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Ta'kaiya Blaney stepped into a canoe sitting on the steps of Vancouver's Convention Centre, before a group of men lifted her on their shoulders and carried her down the waterfront, as Sḵwx̱wú7mesh (Squamish) singers and council members led the way.

The singer and advocate from the ɬaʔəmen ​​​​​(Tla'amin) First Nation was being honoured in a canoe procession. Arriving at three longhouses set up in Harbour Green Park in the city's downtown, Blaney addressed the crowd that had followed.

She said Justin Trudeau’s support for pipelines speaks louder than his support for gender equality.

“It’s not enough to take a look at the problem that we have across Indian Country with our relatives disappearing, and in the same breath, be approving pipelines that invite that violence into our lands,” said Blaney, held high above the crowd.

The ceremony was connected with an international gender equality conference happening this week in the west coast city — one that counted the prime minister as a guest speaker.

Prime Minister Justin Trudeau addresses the closing ceremony of the National Inquiry into Missing and Murdered Indigenous Women and Girls at the Museum of History in Gatineau, Que. on June 3, 2019. Photo by Andrew Meade

Violence amounts to 'race-based genocide'

The Nuučaan̓uł (Nuu-chah-nulth) ceremony also commemorated the 35th anniversary of the Meares Island Tribal Park Declaration, which has helped protect ancient forests off Vancouver's coast.

Rooted in Nuučaan̓uł tradition, the canoe ceremony represents when a young woman comes of age. In this case, Blaney was honoured for her leadership.

The ceremony organizer, Eli Enns, explained that Nuu-chah-nulth people were traditionally given different names throughout their lives. When a young women came of age, she was given special education by elder women in her family.

"After 3 cycles of the moon, she would be brought back out in a great gathering, and she would be carried in a ten-foot canoe like this," he said. "She would be carried by the men of her household, and she would be brought back into the public eye, and she would be ceremoniously renamed."

The ceremony was part of the Longhouse Dialogues, a series within the Women Deliver conference. It took place on Monday, the same day that the final report of the National Inquiry into Missing and Murdered Indigenous Women was released.

The national report found that violence against First Nations, Inuit and Métis women, girls, and 2SLGBTQQIA (two-spirit, lesbian, gay, bisexual, transgender, queer, questioning, intersex and asexual) “amounts to a race-based genocide” that is “empowered by colonial structures” such as the Indian Act and residential schools.

Trudeau spoke to the Women Deliver conference Monday afternoon, telling the crowd that “gender equality is under attack” and that he has seen progress on women’s rights “backslide.” On Tuesday his government committed $1.4 billion annually starting in 2023 for women and girls’ health around the world.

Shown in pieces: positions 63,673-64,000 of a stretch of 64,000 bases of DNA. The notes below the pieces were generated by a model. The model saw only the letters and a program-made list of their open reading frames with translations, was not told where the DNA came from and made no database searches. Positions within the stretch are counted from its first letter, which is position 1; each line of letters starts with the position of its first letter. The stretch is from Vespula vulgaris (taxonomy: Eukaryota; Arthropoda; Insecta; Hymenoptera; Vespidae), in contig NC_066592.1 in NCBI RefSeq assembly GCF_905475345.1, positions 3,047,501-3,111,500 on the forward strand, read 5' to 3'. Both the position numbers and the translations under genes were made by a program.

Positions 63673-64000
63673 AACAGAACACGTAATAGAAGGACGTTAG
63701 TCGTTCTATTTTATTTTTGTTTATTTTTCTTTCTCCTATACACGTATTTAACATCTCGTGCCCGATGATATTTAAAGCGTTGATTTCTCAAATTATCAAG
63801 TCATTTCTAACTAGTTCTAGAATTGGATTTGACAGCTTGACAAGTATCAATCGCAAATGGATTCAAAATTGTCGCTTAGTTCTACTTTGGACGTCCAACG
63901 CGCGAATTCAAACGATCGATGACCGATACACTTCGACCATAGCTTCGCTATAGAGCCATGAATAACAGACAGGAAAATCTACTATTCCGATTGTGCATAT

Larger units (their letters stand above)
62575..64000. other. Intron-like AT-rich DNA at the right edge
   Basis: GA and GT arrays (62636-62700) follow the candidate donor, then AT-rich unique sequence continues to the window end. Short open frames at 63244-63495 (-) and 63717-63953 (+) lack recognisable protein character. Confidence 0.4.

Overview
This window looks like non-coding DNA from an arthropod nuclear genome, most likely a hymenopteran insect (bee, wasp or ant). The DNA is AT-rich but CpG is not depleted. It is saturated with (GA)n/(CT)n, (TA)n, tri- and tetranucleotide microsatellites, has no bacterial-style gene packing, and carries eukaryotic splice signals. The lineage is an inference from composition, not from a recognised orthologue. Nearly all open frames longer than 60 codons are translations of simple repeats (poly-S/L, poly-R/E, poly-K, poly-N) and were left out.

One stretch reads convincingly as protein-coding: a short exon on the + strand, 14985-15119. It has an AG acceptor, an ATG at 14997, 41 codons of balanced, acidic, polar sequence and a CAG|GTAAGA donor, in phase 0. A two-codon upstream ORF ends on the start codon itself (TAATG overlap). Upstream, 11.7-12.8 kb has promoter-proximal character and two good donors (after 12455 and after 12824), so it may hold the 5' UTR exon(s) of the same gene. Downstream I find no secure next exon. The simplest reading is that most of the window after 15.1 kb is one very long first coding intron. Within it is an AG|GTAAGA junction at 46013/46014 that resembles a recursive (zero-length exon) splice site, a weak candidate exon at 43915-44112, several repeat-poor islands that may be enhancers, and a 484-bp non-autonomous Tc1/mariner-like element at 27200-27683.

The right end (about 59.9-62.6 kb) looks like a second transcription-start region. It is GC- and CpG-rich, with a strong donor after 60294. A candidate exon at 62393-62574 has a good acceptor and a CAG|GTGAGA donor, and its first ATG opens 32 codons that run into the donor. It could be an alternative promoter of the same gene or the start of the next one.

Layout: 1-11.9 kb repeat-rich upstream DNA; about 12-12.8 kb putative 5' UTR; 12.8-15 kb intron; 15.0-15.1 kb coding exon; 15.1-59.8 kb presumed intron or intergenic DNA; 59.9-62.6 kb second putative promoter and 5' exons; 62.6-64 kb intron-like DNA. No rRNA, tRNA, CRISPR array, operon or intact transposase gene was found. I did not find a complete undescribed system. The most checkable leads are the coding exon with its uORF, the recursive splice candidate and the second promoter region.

The prime minister also said Tuesday that he accepts the report's findings, "including that what happened amounts to genocide," and that his government would produce a plan to address violence against Indigenous women, girls and 2SLGBTQQIA.

"There are many debates ongoing around words and use of words. Our focus as a country, as leaders, as citizens must be on the steps we take to put an end to this situation," said Trudeau.

Trudeau also promised the government would include Indigenous partners, victims and survivors in addressing the report's recommendations.

The government said this spring it isn't satisfied with First Nations consultations on the Trans Mountain oil pipeline expansion project. In April it delayed its decision, in order to fulfill its duty to conduct meaningful Indigenous consultations.

But for Blaney, an environmental advocate since she was 10 years old, protecting the environment and protecting Indigenous women are inextricably connected. She called on the government to take action to end violence against women as well as land exploitation.

“We know, as a fact, that when you bring pipelines into Indigenous lands our relatives go missing. The man camps that are brought in, they are warfare against Indigenous women," she said.

Energy projects like oil and gas pipelines attract more than four men for every woman working in the industry, according to Statistics Canada. Communities have expressed concern and fear of work camps associated with higher rates of sexual assault and violence against Indigenous women.

Enns also asserted that "the connection between industrial resource development 'man camps' and the destruction of Mother Earth and the missing and murdered Indigenous women is absolutely interconnected."

"When large scale mining, forestry and fishing operations are happening, what happens is a culture of destruction, a culture of misogyny, of patriarchy, and not just a disrespect for the life of the land, but a disrespect for the life of women and children," he said.

But he pointed to the success of the Meares Island Tribal Park as reason for optimism, as an example of people coming together under the shared values of "social justice, environmental stewardship and humanity."

Prime Minister Justin Trudeau listens at the closing ceremony of the National Inquiry into Missing and Murdered Indigenous Women and Girls on June 3, 2019. Photo by Andrew Meade

A co-ordinated plan, aimed at destruction

The National Inquiry launched on Sept. 1, 2016 to investigate disproportionate violence against Indigenous women, girls and queer people. The commission collected testimonies from survivors and families across the country. In that time, the inquiry faced accusations of mismanagement and dysfunction, as well as having an unrealistic timeline.

On June 3, over two and a half years later, it was published. Its core findings surround the notion that "colonial violence, as well as racism, sexism, homophobia, and transphobia against Indigenous women, girls, and 2SLGBTQQIA people, has become embedded in everyday life."

Whether through "interpersonal forms of violence," institutions, the justice system or "the laws, policies and structures of Canadian society," many Indigenous people have grown up normalized to violence, while many Canadians have shown "appalling apathy" to addressing the issue, the report found.